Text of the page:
It can be frightening to think someone you love is abusing a drug as dangerous and severe as fentanyl, but unfortunately, there has been a rise in this type of substance abuse over the past few years. Therefore, being able to recognize fentanyl abuse is important. You can call 800-584-3274 now for help finding a rehab center that will suit the needs of your loved one.
Recognizing Fentanyl Abuse
Because of the rise in opioid abuse in general, the issue of fentanyl abuse is a serious issue, and sadly, many people are taking advantage of prescription and illegally manufactured versions of this drug. Here are some of the best ways to recognize if someone you love is abusing this dangerous opioid.
- Your loved one has been taking their fentanyl medication
- More often than prescribed.
- In higher doses than prescribed.
- For longer than prescribed.
- In a different way than prescribed (such as ingesting the lozenge as quickly as possible, crushing and snorting the tablets, etc.).
- Your loved one has been taking fentanyl prescribed to someone else, getting the drug from a friend or family member, etc.
- Your loved one has been taking illegally made fentanyl.
- They become very hostile when you bring up their substance use.
- They have become secretive and do not want to share certain things with you like where they’re going, what they’ve been doing, etc.
- They have started spending more time alone or more time with people you don’t know and/or more time alone.
- They exhibit the signs of opioid intoxication, which, according to the National Library of Medicine, include:
- Difficulty breathing or slowed breathing
- Small pupils
- They put themselves or others in danger in order to obtain more fentanyl.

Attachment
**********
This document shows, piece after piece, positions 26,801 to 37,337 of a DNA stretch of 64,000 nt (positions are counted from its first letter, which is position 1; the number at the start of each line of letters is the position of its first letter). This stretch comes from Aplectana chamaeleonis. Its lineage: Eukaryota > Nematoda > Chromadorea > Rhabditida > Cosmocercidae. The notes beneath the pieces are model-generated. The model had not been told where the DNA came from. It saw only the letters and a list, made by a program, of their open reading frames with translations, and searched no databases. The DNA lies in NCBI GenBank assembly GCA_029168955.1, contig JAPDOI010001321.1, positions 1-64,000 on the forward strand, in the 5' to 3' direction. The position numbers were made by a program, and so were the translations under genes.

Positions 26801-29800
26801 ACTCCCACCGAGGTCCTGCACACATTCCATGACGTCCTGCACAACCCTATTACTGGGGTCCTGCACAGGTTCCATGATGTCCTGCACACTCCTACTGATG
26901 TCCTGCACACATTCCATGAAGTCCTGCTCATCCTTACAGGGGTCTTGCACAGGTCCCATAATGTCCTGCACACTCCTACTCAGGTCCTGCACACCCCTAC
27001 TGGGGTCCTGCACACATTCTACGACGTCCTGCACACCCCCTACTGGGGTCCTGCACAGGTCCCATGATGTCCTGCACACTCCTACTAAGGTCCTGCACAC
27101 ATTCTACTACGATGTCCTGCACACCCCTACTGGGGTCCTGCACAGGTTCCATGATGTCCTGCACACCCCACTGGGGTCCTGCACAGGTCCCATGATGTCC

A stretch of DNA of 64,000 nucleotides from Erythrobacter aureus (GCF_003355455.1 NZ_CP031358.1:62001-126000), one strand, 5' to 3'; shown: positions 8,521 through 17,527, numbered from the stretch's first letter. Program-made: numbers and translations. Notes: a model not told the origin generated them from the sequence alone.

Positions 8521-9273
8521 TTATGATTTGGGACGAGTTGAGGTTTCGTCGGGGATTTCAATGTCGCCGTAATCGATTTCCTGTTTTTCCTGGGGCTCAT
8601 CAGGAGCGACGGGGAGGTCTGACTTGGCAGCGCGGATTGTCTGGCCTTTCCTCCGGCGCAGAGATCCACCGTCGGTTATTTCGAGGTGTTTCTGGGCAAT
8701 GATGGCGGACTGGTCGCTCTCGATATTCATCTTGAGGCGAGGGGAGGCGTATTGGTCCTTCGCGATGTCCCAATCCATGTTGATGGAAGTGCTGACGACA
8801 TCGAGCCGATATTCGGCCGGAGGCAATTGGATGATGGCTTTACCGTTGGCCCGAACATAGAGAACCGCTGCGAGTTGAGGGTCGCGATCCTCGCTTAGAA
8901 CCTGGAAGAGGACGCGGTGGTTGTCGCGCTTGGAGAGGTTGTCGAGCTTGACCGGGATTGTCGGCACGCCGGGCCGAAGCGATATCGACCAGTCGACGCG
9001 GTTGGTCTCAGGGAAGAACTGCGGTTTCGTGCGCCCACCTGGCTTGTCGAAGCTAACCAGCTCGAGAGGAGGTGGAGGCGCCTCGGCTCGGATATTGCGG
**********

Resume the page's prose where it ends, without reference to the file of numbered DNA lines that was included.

- They are participating in illegal activities in order to obtain more fentanyl like doctorshopping.
- They are ignoring their responsibilities and acting as if nothing but the drug matters.
- They are experiencing psychological or physical side effects of their fentanyl use but refuse to see a doctor.
If your loved one is participating in any of these behaviors, it is very likely they are abusing fentanyl and putting themselves in danger. According to the Centers for Disease Control and Prevention, overdose deaths involving synthetic opioids not including methadone increased by 72 percent from 2014 to 2015, which was, in large part, because of the recent outbreak of fentanyl abuse. This is one reason why fentanyl misuse is so dangerous.
What Should I Do?
Seeking professional help is the best way to ensure that your loved one will be able to put a stop to their fentanyl abuse and safely recover. Because this drug is so intense and its effects are so severe, it is not safe for a person to try to overcome their abuse without professional treatment. Therefore, the best way you can help your friend or family member is to ensure they find care that suits their needs.